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Senior Member
Posts: 2,324
Reply with quote  #1 
I seem to recall a thread that mentioned Interactive brokers. 
These are their fees compared to their major competitors:

US Commission Rates Comparison 2 - 100 Shares
Interactive Brokers
TD Ameritrade

According to the survey in Barrons, Interactive Brokers was cheapeast for infrequent traders, whereas Tradier (a relatively new outfit) was best for frequent traders---which seems to have locations in Charlotte, NC and Princeton NJ.  Tradier charges $3.50 for equity trades, 0.35 per contract with a 5$ minimum (7$ for multileg transactions), and 4.50% interest on margin.  Eoption charges for equity trades $3.00 plus 0.15 per contract.  There is a $9 fee for option exercise and assignment.  

Also, there is an outfit called Eoptions (which has no offices, except one near Chicago), which seems to have fairly low fees.

Also, if one is simply going to invest in certain ETFs or mutual funds, alot of websites have promotions making your first so many trades free or trades of certain stocks or trades within certain time frames are free----like the major brokers (mentioned above).

The other odd thing is that some of these online brokers don't have required minimums---which means you can (theoretically) open an account, do your research, and then perform the actual trades on a less expensive trading website.

Here is the Barrons survey (March of 2017)

The other question is how safe is your money?   I haven't researched this in detail, but it's my understanding that you don't have the protection from the FDIC of $250,000 which you have in regular bank accounts---or maybe that depends on the online broker in question.

According to an entry I found online:
"Nearly every brokerage firm advertises that $500,000 of the holdings in clientaccounts, including up to $250,000 in cash, is insured by the Securities Investor Protection Corp. But many investors might be surprised to learn how limited SIPC protection can be when fraud is suspected of having caused a loss."

Barrons has an article on the subject.  (In this case, a broker out of Redlands, California stole from 2 accounts totalling multiple millions of dollars.  SIPC is probably never going to pay anything significant, even though the investor has serious, clearly unjustified theft losses that can never be recovered.  In short, SIPC will only pay out the most minimal amounts---you can't rely on them the way you can rely on the FDIC.

The trend seems to be a consolidation of the online brokers due to cutthroat competition----but the fees ultimately do impact your long term returns, so it's not an idle question.  But the question of fees is not exactly simple since there can be a whole smorgasboard of fees one needs to (potentially) consider.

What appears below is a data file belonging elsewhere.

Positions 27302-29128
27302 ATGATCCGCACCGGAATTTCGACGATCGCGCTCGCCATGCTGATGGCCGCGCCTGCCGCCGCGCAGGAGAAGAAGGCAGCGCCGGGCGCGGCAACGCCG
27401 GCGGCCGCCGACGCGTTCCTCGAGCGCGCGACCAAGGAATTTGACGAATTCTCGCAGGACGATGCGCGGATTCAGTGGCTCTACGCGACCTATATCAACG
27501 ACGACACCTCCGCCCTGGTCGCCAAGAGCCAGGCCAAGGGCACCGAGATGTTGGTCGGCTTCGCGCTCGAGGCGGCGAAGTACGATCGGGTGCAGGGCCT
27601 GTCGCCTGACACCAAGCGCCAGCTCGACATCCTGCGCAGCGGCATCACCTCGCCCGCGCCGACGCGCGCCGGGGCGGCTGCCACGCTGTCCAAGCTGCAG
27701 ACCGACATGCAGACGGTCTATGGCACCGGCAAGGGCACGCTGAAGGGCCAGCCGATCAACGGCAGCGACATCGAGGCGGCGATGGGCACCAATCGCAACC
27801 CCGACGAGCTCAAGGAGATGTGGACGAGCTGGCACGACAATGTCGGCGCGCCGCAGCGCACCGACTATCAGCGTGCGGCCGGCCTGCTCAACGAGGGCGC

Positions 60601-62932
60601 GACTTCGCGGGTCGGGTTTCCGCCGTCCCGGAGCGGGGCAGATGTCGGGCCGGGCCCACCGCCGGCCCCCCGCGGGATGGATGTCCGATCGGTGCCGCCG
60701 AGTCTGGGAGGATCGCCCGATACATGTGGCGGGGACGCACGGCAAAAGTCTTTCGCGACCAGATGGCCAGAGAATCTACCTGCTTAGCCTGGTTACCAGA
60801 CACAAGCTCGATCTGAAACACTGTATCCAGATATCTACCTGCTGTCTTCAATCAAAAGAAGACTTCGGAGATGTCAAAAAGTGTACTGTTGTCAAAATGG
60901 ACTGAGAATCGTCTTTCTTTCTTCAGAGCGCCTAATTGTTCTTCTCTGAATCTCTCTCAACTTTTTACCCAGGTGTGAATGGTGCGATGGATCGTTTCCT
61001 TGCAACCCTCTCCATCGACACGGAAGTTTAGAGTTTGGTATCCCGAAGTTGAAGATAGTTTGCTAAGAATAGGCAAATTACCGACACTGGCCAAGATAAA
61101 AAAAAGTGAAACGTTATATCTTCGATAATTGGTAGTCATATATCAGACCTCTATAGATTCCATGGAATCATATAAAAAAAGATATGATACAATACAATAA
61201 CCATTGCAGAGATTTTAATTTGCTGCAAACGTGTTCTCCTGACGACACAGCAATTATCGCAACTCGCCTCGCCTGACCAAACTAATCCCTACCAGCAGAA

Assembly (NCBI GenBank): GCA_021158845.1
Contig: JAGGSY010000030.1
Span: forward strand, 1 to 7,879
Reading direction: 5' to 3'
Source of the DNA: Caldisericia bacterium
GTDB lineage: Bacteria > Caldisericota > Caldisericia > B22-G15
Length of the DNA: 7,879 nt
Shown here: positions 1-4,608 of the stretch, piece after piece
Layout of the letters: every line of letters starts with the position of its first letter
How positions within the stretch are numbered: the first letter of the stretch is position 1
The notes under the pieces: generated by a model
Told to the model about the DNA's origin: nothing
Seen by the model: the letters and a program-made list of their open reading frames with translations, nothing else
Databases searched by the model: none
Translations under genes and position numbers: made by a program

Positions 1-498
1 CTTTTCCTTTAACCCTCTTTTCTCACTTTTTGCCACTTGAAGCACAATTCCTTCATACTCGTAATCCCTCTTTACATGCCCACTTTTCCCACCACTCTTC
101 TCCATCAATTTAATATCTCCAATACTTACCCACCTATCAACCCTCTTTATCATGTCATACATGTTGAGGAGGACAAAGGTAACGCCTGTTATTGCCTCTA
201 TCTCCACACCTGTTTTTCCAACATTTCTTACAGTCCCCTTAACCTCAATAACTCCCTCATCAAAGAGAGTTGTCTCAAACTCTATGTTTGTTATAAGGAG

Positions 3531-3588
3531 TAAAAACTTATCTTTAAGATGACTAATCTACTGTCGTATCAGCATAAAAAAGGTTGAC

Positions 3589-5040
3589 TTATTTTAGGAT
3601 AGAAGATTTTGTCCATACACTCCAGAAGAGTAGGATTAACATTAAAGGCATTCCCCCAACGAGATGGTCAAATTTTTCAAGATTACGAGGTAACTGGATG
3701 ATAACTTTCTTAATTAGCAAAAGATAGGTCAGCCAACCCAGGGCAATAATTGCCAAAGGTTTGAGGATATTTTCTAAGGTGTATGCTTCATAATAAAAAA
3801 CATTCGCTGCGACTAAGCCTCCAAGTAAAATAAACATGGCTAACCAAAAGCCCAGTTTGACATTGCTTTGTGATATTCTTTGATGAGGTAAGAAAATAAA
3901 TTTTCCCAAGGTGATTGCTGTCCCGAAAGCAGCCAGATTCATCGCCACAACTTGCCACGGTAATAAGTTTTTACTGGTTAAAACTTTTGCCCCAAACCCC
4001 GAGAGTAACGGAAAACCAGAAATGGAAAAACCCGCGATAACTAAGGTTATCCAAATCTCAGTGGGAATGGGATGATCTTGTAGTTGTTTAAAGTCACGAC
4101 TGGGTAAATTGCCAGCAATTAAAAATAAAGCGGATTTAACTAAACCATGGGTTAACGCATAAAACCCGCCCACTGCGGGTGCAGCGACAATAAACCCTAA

Has anyone researched this lately?  Thanks.

Senior Member
Posts: 2,065
Reply with quote  #2 
Larry, I used IB for about 10 years and then transferred two IRAs to Trust Company of America and JeffNat because I have an adviser do what I was doing...but more efficiently.

I liked IB a lot, and their rates were unbeatable at the time for all asset clauses as a total. You might find a broker with better futures commissions, another with better options, etc, but IB's across-the-board commissions should always be among the best.

They also have very low margin rates. And their execution prices, always an area of contention, are good. I recall when interest rates were decent, their rates on cash holdings were the highest.

If you're going to trade mostly options, T.D. Ameritrade (Think or Swim) is excellent and probably has the best analysis software.

One caveat on IB is that their customer service department isn't too big on hand holding. I suffered a few frustrations trying to initially learn their trading interface.

Senior Member
Posts: 2,324
Reply with quote  #3 
Thanks Paul, always great information and it's good to hear, in particular, from a long term customer.  I just hope they don't get acquired by some other online broker (frequently the pattern, lately).

Also, I hear that the Dow just lost 666 points, the worst in 2 years---and the 6th worst drop ever.

I am certainly worried that this superannuated bull market may be testing its limits.

And 1100 more points---2200 points in the last 6 sessions---now we're getting serious---though it frequently bounces back.  Apparently part of a global selloff.
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